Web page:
Listen to this patient's heart.



Obtain a history of:

· Precordial pain changing with posture (worse on lying down and relieved by sitting forward).

· Myocardial infarction.

· Viral infection (Coxsackie A and B viruses).

· Chronic renal failure.

· Trauma.

· Tuberculosis.


· Scratching and grating sound heard best with the diaphragm at the left sternal border, with the patient leaning forward and the breath held in expiration. Note. A pericardial rub does not occur in acute pericarditis and it is common for the rub to disappear when a pericardial effusion develops.

· Tell the examiner that you would like to do an ECG (see below).


This patient has a pericardial rub (lesion) resulting from pericarditis secondary to uraemia (aetiology) and is not in pain (functional status).


What are the characteristic features of a pericardial friction rub?

It typically consists of three components: a presystolic rub (during atrial contrac-tion), a ventricular

systolic rub (which is almost always present and usually the loudest component) and a diastolic rub which follows the second heart sound (during rapid ventricular filling).


What are the characteristic electrocardiographic findings?

· ST elevation in most ECG leads with the concavity upwards.

· T-wave inversion occurs after the ST segment returns to baseline (unlike in acute myocardial infarction

where the ST segment is concave downwards like a cat's

back and there is some amount of T-wave inversion accompanying the ST elevation).

· PR-segment depression (due to inflammation of the atrial wall).

How common is pericardial rub in constrictive pericarditis?

It is not heard in constrictive pericarditis.

What is the treatment for acute pericarditis?

· Pain relief (codeine) and anti-inflammatory agents (non-steroidal anti-inflammatory drugs (NSAIDs)

such as indometacin).

· Steroids should be considered only when the pain does not respond to a com-bination of NSAIDs.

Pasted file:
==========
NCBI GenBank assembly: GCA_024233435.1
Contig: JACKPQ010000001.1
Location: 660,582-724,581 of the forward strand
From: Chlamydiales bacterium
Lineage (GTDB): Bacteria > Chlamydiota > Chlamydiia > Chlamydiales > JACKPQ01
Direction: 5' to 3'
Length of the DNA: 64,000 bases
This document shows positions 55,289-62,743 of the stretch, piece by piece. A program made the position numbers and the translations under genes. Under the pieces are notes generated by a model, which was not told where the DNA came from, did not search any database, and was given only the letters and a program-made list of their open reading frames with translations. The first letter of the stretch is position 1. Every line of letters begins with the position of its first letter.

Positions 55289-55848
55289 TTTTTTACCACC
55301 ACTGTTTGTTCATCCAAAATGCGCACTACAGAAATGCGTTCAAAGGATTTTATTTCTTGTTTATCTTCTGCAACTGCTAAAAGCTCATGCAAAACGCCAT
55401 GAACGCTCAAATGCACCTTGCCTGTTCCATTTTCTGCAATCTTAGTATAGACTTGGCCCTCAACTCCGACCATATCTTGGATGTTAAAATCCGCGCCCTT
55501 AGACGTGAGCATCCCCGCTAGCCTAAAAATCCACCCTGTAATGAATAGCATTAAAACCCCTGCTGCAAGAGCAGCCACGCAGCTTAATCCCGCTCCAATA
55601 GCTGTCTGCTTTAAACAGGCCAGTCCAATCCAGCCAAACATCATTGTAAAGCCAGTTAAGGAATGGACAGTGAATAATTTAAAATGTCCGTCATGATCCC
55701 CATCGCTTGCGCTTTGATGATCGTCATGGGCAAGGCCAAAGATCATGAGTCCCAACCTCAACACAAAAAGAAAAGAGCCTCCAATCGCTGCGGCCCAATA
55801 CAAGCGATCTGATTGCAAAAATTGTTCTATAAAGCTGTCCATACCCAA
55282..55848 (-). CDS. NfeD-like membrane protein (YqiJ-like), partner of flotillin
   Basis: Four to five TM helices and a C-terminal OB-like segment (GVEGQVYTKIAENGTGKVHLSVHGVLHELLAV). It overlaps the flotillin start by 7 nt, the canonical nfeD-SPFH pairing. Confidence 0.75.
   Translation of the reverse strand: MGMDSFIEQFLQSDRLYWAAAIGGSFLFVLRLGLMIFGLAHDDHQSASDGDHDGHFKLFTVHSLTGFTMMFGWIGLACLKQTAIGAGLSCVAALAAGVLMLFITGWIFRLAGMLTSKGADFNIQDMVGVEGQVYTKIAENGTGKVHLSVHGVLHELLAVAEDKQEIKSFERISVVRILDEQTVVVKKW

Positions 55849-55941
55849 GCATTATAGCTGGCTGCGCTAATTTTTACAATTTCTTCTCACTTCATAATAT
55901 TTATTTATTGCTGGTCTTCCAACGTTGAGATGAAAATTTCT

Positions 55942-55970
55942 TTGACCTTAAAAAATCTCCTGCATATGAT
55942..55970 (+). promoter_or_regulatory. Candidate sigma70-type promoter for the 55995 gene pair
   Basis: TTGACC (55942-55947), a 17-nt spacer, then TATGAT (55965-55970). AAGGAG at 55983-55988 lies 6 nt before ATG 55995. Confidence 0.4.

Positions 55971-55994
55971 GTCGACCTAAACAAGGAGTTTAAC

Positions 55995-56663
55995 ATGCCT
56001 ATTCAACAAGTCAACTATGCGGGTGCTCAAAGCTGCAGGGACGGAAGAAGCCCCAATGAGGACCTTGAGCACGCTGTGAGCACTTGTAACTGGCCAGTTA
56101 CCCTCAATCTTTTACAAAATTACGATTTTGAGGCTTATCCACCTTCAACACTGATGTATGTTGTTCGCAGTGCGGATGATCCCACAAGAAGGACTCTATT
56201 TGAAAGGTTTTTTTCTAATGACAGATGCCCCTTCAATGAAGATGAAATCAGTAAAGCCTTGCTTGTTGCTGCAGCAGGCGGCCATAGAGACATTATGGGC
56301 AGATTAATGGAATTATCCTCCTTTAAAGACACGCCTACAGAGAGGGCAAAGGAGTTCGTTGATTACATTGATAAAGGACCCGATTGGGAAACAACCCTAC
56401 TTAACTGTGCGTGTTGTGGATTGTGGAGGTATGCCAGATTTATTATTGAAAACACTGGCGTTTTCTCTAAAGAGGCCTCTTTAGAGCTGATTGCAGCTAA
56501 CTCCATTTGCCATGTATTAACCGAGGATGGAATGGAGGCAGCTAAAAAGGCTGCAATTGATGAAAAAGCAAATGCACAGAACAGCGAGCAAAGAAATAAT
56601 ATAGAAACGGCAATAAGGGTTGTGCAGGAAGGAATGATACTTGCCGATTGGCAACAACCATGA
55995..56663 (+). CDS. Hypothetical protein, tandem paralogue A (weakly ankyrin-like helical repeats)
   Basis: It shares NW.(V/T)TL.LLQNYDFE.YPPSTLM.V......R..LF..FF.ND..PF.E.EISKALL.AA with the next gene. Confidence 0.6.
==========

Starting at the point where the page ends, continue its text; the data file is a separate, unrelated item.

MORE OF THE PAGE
· Treatment of the underlying cause.

· Colchicine has been used to treat recurrent pain of pericarditis, and rarely peri-cardiectomy may be required for pain even in the setting of no haemodynamic impairment.

What do you know about the transient constrictive phase of acute

pericarditis ?

About 10% of the patients with acute pericarditis have a transient constrictive phase which may last 2-3 months before it gradually resolves, either spontaneously or with treatment with anti-inflammatory drugs.

These patients usually have a mod-erate amount of pericardial effusion and, as the effusion resolves, the pericardium remains thickened, inflamed and non-compliant resulting in constrictive haemo-dynamics.

Clinical features include shortness of breath, raised jugular venous pressure, peripheral oedema and ascites. Constrictive haemodynamics can be documented by Doppler echocardiography and resolution of constrictive physiology can be serially followed by this technique.

What is Dressler's syndrome?

Dressler's syndrome is characterized by persistent pyrexia, pericarditis and pleurisy. It was first described in 1956 when Dressier recognized that post-myocardial infarction chest pain is not caused by coronary artery insufficiency. It usually occurs 2-3 weeks after myocardial infarction and is considered to be of autoimmune aetiology; it responds to NSAIDs.

What do you know about postcardiotomy syndrome?

It occurs in about 5% of patients who have cardiac surgery, with symptoms of pericarditis from three weeks to six months after surgery. It is initially treated with NSAIDs and systemic steroids in refractory cases. Pericardiectomy is rarely required. It is said to result from an autoimmune response and is most likely to be related to surgical trauma and irritation of blood products in the mediastinum and pericardium.

What are the functions of pericardium?

· The pericardium protects and lubricates the heart.

· It contributes to the diastolic coupling of the left and right ventricles - an effect that is important in

cardiac tamponade and constrictive pericarditis.

W. Dressier (1890-1969), US physician educated in Vienna. He worked at the I

Manimoides Hospital, Brooklyn, New York.